“I just wish I could stay home and make cookies,” I whined to my husband the other night. “I just want to experiment with new dishes, and write, and go on doing all the normal things I do every day.” I slumped over until my forehead rested on the table and I was talking to the wood. “I don’t want to go annnnnyyyywhere.”
My younger daughter wishes I would make cookies, too. I mixed up the dough for the gingerbread men a few days ago and she keeps pleading with me to make the cookies already. But it takes work to stand at the kitchen table and roll, slice, bake, and ice. I’d rather… I don’t know, trim my toenails or something.
Actually, that’s not true. I’d rather do just about anything than trim my toenails. But I’m trying to make a point. The point being that I don’t want to exert myself in frivolous baking even though I’d rather be baking.
It’s confusing, I know. Just go with it.
Part of the problem is that we don’t need cookies. We have butter bars in the freezer and who needs cookies when you have butter bars? Not me!
This was my second time making these bars. The first time they were wonderful and we scarfed them down. (The males in the family are particularly fond of these bars. The girls are not. I am a woman, not a girl. I love the bars.) The second time, I took more pictures and put some in the freezer so we wouldn’t eat them all at once.
These bars, though unassuming, are rather exotic. There are two parts to them: the firmer cookie-cake bottom and the softer, almost gooey, cookie-cake top. They remind me of a cross between a pound cake, dense and rich and vanilla-y, and a cinnamon flop or coffee cake. Serve the bars plain, with coffee or tea, or dress them up with a splat of whipped cream and some berries.
(Did I really just say “a splat of whipped cream?” I do believe I did. Oh dear.)
Soft Cinnamon-Sugar Butter Bars
Adapted (not much) from David Lebovitz, who, in turn, got the recipe from Deb of Smitten Kitchen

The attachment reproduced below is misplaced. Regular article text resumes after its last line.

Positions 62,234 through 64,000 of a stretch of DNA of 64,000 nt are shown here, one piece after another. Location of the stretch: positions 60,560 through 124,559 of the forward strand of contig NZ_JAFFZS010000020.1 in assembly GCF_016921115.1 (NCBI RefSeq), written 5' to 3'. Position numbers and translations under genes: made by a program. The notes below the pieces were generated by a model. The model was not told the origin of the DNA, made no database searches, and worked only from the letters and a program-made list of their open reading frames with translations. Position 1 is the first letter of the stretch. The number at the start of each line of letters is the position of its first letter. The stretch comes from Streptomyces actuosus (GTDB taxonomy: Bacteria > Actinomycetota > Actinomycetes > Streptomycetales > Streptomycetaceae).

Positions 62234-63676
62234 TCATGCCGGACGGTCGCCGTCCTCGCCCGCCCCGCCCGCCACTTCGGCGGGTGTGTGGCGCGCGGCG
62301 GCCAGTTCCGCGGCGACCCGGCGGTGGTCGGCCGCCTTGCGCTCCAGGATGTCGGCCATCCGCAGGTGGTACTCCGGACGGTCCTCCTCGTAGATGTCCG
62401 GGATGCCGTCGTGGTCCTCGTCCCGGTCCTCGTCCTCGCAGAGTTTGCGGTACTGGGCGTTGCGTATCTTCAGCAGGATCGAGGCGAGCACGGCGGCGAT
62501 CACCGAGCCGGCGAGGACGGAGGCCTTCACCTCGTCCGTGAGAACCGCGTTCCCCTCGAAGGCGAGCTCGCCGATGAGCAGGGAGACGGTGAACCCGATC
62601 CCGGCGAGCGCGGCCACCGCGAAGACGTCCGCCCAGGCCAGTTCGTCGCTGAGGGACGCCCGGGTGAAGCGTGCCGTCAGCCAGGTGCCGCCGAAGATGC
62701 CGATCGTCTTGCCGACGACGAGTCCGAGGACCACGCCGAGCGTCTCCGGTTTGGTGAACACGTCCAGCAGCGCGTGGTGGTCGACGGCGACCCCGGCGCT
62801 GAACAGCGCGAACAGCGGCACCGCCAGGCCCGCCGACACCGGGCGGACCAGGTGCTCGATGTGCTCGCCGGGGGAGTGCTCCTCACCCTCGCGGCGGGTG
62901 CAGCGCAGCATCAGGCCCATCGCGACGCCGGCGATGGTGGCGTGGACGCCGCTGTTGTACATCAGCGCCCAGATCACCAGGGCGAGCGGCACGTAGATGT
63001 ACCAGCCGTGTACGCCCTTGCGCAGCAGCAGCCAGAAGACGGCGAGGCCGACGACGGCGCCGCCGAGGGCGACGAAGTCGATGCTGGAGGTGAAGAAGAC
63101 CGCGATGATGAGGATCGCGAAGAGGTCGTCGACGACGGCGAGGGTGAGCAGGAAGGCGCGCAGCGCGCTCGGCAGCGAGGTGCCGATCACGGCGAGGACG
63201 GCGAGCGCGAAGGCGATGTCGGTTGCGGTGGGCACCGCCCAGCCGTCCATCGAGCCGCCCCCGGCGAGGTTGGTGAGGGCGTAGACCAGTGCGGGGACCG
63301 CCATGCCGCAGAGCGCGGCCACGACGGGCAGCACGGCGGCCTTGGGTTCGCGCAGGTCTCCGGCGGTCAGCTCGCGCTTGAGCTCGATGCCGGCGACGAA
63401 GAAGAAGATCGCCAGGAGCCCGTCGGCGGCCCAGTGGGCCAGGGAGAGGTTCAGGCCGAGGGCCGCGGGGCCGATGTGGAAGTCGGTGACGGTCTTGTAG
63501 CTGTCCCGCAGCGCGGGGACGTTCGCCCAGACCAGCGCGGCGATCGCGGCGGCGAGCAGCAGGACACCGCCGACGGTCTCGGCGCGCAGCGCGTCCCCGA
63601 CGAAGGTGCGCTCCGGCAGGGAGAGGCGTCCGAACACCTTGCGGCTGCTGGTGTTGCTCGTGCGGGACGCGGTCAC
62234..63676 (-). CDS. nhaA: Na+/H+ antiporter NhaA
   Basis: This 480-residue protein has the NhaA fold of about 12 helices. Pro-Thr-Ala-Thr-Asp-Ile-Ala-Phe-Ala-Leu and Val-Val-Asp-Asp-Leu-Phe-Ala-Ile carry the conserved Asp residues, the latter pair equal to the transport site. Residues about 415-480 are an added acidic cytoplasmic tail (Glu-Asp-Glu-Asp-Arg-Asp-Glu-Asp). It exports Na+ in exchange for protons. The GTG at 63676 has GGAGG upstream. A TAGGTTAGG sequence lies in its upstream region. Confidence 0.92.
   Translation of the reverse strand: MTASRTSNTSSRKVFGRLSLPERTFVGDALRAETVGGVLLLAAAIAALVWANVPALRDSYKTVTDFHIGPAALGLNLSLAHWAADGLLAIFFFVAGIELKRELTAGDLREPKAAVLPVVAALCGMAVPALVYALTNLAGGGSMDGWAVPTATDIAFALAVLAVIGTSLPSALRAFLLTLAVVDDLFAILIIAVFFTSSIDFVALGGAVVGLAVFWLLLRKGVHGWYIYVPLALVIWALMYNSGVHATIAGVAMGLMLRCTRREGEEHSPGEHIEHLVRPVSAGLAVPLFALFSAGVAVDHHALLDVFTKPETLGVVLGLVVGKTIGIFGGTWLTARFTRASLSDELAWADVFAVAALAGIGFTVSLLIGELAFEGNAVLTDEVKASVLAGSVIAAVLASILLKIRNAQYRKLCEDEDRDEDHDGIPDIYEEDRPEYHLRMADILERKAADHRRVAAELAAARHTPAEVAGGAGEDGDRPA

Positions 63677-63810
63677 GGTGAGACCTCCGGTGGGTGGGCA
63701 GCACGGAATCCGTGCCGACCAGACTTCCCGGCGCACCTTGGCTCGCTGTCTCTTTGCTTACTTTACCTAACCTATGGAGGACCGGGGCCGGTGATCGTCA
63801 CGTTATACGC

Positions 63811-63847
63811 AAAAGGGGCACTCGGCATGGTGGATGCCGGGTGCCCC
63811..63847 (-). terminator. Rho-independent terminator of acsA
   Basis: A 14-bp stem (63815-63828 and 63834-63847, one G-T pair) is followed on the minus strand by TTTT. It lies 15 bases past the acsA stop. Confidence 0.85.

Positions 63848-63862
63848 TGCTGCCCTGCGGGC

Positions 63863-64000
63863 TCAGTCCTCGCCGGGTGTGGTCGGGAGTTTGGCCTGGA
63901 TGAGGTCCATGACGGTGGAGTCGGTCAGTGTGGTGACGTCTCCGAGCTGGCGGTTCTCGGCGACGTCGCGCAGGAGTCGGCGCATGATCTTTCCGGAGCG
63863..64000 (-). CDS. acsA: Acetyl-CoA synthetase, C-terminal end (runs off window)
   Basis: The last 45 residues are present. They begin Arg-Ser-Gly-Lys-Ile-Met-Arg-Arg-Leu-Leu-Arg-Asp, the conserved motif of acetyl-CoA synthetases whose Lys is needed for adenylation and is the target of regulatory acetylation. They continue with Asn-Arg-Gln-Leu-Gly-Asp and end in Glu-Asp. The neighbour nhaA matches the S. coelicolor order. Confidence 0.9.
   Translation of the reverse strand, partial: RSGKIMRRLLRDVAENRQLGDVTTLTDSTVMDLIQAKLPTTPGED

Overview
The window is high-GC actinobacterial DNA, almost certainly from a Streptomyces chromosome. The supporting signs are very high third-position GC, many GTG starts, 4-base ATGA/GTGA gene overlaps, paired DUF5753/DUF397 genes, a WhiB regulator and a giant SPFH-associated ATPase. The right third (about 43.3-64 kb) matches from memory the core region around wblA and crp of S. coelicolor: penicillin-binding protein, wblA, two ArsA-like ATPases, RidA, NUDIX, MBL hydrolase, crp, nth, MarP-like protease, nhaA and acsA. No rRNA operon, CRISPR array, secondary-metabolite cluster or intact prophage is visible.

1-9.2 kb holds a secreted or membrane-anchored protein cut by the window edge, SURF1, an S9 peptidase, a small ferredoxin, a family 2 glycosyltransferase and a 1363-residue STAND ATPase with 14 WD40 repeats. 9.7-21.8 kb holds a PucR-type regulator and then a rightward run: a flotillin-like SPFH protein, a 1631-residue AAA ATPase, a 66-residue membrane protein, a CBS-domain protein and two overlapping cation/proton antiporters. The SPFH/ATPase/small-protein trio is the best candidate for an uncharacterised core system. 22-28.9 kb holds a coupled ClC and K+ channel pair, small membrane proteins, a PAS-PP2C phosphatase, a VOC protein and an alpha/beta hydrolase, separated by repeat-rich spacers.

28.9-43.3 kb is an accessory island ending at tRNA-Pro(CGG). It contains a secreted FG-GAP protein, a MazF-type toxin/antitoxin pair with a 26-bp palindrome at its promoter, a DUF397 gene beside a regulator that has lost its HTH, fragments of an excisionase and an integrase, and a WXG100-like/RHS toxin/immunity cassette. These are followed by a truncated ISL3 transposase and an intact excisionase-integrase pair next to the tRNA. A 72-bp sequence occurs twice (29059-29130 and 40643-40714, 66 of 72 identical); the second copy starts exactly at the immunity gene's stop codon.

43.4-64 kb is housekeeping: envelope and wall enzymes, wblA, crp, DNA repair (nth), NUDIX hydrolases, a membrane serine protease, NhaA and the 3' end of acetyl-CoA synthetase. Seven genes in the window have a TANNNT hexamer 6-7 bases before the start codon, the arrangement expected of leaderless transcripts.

There are two parts to this recipe. Since the ingredient lists are similar, I make them simultaneously, with two sets of bowls. It’s a little confusing, but only for a couple minutes. The recipe comes together quickly. Just don’t multitask while making these cookies. Because you already are.
The cookie bottom:
1 ½ cups flour
2 teaspoons baking powder
1/4 teaspoon salt
8 tablespoons butter
3/4 cup sugar
1/4 cup milk
Cream the butter and sugar. Beat in the egg and milk. Add the dry ingredients. Spread the thick batter into a greased 9×13 pan.
The gooey top:
1/4 cup light corn syrup
1/4 cup milk
1 tablespoon vanilla
12 tablespoons butter
1 cup, plus 2 tablespoons, sugar
1/4 teaspoons salt
1 1/4 cups flour
Cream the butter and sugar. Beat in the corn syrup, milk, and vanilla. Beat in the egg and salt. Add the flour.
Dollop the batter all over the thick batter. Spread it out as smoothly as possible.
2 tablespoons sugar
1 ½ teaspoons cinnamon
Stir together the sugar and cinnamon. Sprinkle over bars.
Bake the bars at 350 degrees for about 25 minutes. The center should still be quite soft but no longer jiggly. The top should be golden brown and puffy.
Cool to room temperature before cutting into bars.
This same time, years previous: ginger-cream scones
When you said "annnnyyywhhheeere" were you speaking of some other country?! Or did you just want to squirrel out of local engagements that evening when you spoke to the table?
Some other country, yes. But I don't normally feel that way! Most times I can hardly wait to get there and get to work.
ooooh, that texture looks JUST RIGHT to me. I have yet to bake a single Christmas cookie. I can't make any other desserts, either, until I make the cookies the season demands. RIght. I put cookie-baking on the calendar for tomorrow. We'll see. I'd rather sew.